Allergies: Class 101
An allergy is an anomalous reaction or an increased sensitivity to specific materials and substances. The allergic person actually produces a variety of symptoms when they are exposed to these specific substances, which are virtually harmless to people who are not allergic to the substance.
The main reason behind this is that people who are allergic to things tend to make a special type of antibody called Immunoglobulin E also known as IgE. This antibody reacts to the environmental substances, but in a harmful way. This is then known as allergens.
The reaction between IgE and allergens antibodies are the cause for the release of substance known as histamine, which results in the allergic symptom in the nose, eyes, skin, chest, and many other parts of the body.
The most common allergens around are pollens, house dust, animal dander, a few drugs, molds, many food items, such as, eggs, fish, nuts, and milk. However, wasp and bee stings may even cause an allergic reaction, and sometimes in extreme cases be fatal.
The most common symptoms when an allergy occurs tends to be itching. Itching can be mild or severe. The most extreme form of dry skin is known as Nummular Eczema. Nummular Eczema appears as a circular red to pink patch of dry, flaky, and rough skin on the arms or legs. However, the mid-back between your shoulder blades is often a common area to be affected by Nummular Eczema and dry skin. This area also is one of the most difficult places for the person to apply lotion too.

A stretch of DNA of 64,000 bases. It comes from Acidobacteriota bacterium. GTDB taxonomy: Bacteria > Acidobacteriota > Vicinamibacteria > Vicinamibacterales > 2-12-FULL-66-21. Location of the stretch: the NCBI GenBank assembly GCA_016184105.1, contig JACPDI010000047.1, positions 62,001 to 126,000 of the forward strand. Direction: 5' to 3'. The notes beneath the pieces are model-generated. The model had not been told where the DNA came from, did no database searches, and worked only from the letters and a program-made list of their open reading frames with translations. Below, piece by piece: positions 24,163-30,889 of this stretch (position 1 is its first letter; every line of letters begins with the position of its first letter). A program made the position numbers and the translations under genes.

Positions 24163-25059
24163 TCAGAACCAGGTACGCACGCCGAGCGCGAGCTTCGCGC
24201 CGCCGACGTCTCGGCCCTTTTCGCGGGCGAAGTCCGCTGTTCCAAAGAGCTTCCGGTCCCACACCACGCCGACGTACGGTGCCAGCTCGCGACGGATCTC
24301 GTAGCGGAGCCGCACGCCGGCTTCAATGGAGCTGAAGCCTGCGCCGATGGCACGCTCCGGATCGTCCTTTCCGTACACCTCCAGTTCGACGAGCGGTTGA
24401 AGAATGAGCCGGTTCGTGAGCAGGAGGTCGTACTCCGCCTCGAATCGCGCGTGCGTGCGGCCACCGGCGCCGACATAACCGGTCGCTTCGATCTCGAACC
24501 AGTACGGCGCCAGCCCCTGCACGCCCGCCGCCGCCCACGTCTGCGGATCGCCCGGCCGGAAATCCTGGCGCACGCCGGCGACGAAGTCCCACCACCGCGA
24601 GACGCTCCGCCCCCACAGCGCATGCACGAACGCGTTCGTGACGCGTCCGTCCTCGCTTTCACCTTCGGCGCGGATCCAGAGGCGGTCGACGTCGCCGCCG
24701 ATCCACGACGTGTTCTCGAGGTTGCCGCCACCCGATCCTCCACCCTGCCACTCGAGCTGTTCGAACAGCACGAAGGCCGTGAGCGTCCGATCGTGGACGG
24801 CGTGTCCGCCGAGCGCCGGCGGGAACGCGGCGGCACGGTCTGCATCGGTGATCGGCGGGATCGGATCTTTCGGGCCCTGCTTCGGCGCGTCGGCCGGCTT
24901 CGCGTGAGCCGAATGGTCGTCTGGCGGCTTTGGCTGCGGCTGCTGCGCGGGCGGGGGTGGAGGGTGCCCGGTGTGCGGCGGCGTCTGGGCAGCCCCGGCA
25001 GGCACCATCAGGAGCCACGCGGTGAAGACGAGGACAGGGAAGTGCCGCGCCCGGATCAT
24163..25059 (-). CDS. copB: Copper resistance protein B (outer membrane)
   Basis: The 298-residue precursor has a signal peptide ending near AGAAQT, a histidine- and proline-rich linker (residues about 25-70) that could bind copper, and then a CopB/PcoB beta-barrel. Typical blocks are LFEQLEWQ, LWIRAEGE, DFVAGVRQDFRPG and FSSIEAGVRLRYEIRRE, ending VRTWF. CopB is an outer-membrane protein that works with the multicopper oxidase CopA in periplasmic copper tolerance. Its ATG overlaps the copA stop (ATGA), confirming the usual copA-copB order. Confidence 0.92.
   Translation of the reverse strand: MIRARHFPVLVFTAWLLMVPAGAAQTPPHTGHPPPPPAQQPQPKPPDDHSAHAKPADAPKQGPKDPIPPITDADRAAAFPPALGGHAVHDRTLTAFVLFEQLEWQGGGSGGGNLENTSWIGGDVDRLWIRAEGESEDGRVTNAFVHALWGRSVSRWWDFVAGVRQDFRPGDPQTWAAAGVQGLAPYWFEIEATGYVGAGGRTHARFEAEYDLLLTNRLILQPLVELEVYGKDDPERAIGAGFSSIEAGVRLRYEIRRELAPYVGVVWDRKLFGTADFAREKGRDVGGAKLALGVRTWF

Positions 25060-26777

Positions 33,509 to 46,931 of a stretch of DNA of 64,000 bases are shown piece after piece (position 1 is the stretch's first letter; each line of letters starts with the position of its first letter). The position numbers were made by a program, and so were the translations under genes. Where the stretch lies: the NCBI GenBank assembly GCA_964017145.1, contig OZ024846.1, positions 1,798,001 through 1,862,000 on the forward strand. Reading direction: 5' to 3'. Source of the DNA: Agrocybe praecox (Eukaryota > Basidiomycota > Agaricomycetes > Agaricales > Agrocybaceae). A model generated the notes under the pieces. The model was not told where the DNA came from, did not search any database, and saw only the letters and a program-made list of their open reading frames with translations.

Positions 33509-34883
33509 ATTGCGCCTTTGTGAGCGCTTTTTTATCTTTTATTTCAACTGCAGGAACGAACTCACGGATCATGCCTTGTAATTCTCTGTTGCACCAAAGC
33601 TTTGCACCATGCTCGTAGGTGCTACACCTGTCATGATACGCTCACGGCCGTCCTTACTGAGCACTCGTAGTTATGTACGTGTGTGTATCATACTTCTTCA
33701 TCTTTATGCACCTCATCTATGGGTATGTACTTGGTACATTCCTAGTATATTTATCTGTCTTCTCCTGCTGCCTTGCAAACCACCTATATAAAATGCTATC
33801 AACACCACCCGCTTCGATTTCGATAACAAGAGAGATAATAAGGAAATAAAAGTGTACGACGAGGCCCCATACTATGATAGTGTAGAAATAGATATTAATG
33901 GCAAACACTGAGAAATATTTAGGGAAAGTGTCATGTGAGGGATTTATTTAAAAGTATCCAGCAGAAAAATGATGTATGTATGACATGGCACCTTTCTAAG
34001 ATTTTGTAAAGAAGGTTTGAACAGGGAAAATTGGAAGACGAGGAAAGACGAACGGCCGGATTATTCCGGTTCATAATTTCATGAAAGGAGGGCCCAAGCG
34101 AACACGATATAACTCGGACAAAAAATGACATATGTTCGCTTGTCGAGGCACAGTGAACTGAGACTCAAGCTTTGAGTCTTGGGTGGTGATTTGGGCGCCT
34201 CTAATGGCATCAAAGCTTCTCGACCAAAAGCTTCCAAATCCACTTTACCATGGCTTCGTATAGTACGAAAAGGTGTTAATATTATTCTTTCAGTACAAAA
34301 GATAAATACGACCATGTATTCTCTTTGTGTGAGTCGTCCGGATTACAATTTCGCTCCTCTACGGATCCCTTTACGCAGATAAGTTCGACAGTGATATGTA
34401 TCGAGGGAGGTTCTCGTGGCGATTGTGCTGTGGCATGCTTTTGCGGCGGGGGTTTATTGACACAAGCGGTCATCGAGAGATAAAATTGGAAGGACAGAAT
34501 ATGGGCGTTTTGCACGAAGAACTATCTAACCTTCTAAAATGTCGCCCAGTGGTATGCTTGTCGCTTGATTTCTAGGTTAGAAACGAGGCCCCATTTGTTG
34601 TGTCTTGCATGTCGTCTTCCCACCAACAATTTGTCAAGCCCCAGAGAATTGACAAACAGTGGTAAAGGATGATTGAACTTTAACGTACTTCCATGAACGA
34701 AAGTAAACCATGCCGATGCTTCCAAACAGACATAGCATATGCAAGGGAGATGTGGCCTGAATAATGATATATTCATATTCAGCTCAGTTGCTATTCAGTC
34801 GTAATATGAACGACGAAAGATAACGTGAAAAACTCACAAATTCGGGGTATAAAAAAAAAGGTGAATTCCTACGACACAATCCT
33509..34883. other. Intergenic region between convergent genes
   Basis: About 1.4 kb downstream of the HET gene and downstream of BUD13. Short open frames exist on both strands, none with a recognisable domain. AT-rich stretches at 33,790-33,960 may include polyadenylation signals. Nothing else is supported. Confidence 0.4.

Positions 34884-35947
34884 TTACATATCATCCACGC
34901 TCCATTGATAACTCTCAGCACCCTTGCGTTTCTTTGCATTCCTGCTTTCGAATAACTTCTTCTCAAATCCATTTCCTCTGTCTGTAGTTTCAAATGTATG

Who Becomes Allergic?
Did you know that anyone at any age can develop an allergy? However, the chances are higher if both or even one parent suffers from a certain kind of allergic condition. In fact, the occurrence of another allergic person within a family unit is the strongest influence for forecasting an allergy in a child. It must also be known, that even when each parent are affected by allergies, the child may not be. However, allergic children can also be born to parents with no allergies.
It is vital that, for a successful treatment, the allergens that are responsible for the symptoms are correctly identified. There are a few different way to diagnosis an allergy. For starters, the case history is vital when diagnosing any allergy. You will tell your doctor your symptoms and she will decide what tests to perform.
The case history is basically the timeline of all allergy investigations. In order for your doctor to get an idea of the allergens and mechanisms that are causing your body trouble, your doctor will need you to fill out a questionnaire. Half the time, your first allergic response will not always be found. That is why it is beneficial that you jot down everything you came in contact with and eaten within the past 36 hours to the reaction.
It is also vital that you know how and when your symptoms developed. You will find that the seasons may have something to do with it as well as your physical activity and certain foods. Hence the reason the questionnaire asks everything about you. You may think it is too long and not going to help, but it gives the doctor a better understanding about you.
Now that you know about allergies, you will be able to know the signs. Yes, all people will react different and sometimes you may end up having no allergies at all. If you feel that you are allergic to anything, please see your doctor.